Well, well. It appears that both the Senate and House have voted to end sequester-imposed furloughs of air traffic controllers, just in time for the weekend.
You choose: Is this bipartisan support to mitigate one of the noxious effects of sequestration, which I and others have been tracking? Or is it papering over the high-visibility stuff that affects the affluent while lots of other budget bleeding goes on beneath the radar?
I choose the latter. While the annoyance of flight delays caught the attention of elected officials, businesspeople and other frequent flyers, lots of other, less advantaged Americans will continue to feel the pain of the sequester due to cuts in a variety of programs.
My CBPP colleague Sharon Parrott outlined some of the people outside of airport security lines facing sequestration-induced hardships:
- Jobless workers losing unemployment benefits. Sequestration requires every state to cut benefits for the long-term unemployed. So far, roughly 800,000 workers in 19 states have seen their benefits cut by... about $120 a month, on average. When all states implement these cuts, they will affect as many as 3.8 million jobless workers.
- Children losing Head Start. ...Already, some Head Start programs are cutting their programs for the current school year -- dropping children from the program, ending the school year several weeks early, or cutting services such as bus transportation. These cuts can leave families scrambling to find alternatives for their children. The Associated Press reports, for example:
At least two Indiana Head Start programs have resorted to a random drawing to determine which three-dozen preschool students will be removed from the education program for low-income families, a move officials said was necessary to limit the impact of mandatory across-the-board federal spending cuts.
- Seniors losing Meals on Wheels. Some seniors programs in various states are cutting the number of home-delivered meals provided or seniors served. In central Maine, for example, the agency on aging has started a waiting list for seniors and cut the number of weekly visits to seniors receiving meals from two to one.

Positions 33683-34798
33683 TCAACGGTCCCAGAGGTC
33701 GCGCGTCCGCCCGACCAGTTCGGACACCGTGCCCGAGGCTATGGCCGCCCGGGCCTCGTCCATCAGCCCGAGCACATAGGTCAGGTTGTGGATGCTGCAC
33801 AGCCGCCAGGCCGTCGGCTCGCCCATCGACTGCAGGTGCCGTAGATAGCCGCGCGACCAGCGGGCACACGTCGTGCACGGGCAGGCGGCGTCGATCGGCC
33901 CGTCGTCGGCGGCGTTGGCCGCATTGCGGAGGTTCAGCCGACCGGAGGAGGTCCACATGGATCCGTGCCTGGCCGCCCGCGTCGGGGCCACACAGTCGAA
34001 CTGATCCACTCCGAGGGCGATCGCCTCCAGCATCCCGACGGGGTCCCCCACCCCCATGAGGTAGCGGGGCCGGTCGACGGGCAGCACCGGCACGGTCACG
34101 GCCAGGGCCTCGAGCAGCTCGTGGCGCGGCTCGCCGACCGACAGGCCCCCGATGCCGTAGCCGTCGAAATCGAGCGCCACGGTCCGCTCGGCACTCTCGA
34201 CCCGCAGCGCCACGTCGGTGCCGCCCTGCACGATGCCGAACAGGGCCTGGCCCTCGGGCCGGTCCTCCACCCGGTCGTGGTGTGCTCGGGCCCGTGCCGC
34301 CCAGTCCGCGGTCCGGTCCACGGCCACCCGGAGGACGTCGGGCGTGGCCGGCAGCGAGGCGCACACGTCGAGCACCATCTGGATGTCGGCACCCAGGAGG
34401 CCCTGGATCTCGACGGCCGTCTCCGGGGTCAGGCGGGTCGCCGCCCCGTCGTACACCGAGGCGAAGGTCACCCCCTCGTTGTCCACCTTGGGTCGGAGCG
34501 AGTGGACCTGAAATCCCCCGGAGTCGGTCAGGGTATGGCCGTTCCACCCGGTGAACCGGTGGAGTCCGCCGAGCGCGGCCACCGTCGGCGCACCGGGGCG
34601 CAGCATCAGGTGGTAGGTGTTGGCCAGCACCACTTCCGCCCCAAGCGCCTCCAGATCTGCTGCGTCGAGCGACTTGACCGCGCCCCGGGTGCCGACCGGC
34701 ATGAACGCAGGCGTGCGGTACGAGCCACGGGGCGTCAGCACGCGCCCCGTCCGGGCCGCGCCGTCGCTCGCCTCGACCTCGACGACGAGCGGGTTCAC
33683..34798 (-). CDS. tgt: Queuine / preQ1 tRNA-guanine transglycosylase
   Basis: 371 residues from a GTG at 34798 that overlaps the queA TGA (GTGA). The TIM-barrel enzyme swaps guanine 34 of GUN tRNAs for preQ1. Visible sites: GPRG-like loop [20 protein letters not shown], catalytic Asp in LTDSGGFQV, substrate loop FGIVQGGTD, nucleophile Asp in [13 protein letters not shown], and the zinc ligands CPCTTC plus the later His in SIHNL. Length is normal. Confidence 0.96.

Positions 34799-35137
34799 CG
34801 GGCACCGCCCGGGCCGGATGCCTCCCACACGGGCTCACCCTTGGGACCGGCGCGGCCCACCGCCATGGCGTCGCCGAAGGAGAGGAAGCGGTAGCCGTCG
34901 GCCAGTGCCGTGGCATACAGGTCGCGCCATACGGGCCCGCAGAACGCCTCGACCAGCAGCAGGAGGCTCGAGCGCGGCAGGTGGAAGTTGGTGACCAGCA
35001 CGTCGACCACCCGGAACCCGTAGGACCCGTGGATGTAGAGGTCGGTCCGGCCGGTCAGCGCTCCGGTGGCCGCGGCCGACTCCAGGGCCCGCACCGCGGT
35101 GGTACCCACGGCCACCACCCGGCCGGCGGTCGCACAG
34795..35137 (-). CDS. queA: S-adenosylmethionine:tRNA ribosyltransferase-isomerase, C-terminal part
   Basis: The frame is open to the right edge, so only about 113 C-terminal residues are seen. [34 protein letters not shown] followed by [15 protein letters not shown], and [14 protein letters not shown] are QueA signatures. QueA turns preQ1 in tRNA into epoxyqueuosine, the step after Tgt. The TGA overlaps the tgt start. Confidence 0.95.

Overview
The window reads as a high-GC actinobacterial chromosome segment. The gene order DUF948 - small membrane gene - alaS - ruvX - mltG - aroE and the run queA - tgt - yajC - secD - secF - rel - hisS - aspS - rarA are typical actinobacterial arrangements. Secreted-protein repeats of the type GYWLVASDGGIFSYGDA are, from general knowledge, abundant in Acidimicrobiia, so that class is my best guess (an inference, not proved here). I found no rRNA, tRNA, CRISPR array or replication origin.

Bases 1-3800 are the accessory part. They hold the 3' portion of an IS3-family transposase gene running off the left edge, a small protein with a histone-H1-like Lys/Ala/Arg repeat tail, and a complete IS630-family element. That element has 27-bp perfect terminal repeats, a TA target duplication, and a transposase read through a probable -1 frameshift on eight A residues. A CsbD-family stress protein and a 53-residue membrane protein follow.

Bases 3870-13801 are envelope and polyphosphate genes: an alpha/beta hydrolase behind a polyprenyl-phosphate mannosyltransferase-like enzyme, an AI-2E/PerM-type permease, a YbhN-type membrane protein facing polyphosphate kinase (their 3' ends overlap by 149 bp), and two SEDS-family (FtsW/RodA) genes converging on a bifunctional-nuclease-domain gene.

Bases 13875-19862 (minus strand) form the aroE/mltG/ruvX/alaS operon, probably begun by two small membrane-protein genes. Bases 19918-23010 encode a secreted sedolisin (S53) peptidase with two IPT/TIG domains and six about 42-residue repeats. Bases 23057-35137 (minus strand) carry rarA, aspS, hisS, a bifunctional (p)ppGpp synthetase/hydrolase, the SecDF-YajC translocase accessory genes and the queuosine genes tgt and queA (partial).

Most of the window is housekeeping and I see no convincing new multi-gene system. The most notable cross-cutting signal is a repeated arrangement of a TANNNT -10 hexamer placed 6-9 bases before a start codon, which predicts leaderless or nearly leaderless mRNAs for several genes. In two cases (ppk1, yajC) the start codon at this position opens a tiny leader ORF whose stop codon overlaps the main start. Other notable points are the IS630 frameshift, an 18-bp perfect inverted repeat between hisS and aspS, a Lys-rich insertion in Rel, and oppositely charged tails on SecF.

- Low-income families, seniors, and people with disabilities losing housing assistance. CBPP estimates that 140,000 fewer households will receive vouchers to help them afford decent housing.
House Democrat Rick Larsen summed this up well in Politico yesterday: "...no 3- or 4-year-old is going to call my office and say, 'I've been kicked out of Head Start, replace that money.'"
I get hit by air delays a lot and I hate it. But this vote doesn't smell right. If this boneheaded approach to budgeting remains in place and policymakers continue to cherry pick which sequester-related problems they'll fix -- they'll be the ones that bug the public the most -- that means everything else will have to be cut back that much more. And that will inevitably be the stuff that matters most to the poor and unemployed, who lack the political voice, access, or visibility to stop the cuts.
Bin Appelbaum of the NYT got to the essence of the thing in a tweet: "Maybe unemployed people should try standing on runways." See you there...
This post originally appeared at Jared Bernstein's On The Economy blog.
How to vote
Vote-by-mail ballot request deadline: Varies by state
For the Nov 3 election: States are making it easier for citizens to vote absentee by mail this year due to the coronavirus. Each state has its own rules for mail-in absentee voting. Visit your state election office website to find out if you can vote by mail.Get more informationTrack ballot status
In-person early voting dates: Varies by state
Sometimes circumstances make it hard or impossible for you to vote on Election Day. But your state may let you vote during a designated early voting period. You don't need an excuse to vote early. Visit your state election office website to find out whether they offer early voting.My Election Office
General Election: Nov 3, 2020
Polling hours on Election Day: Varies by state/localityMy Polling Place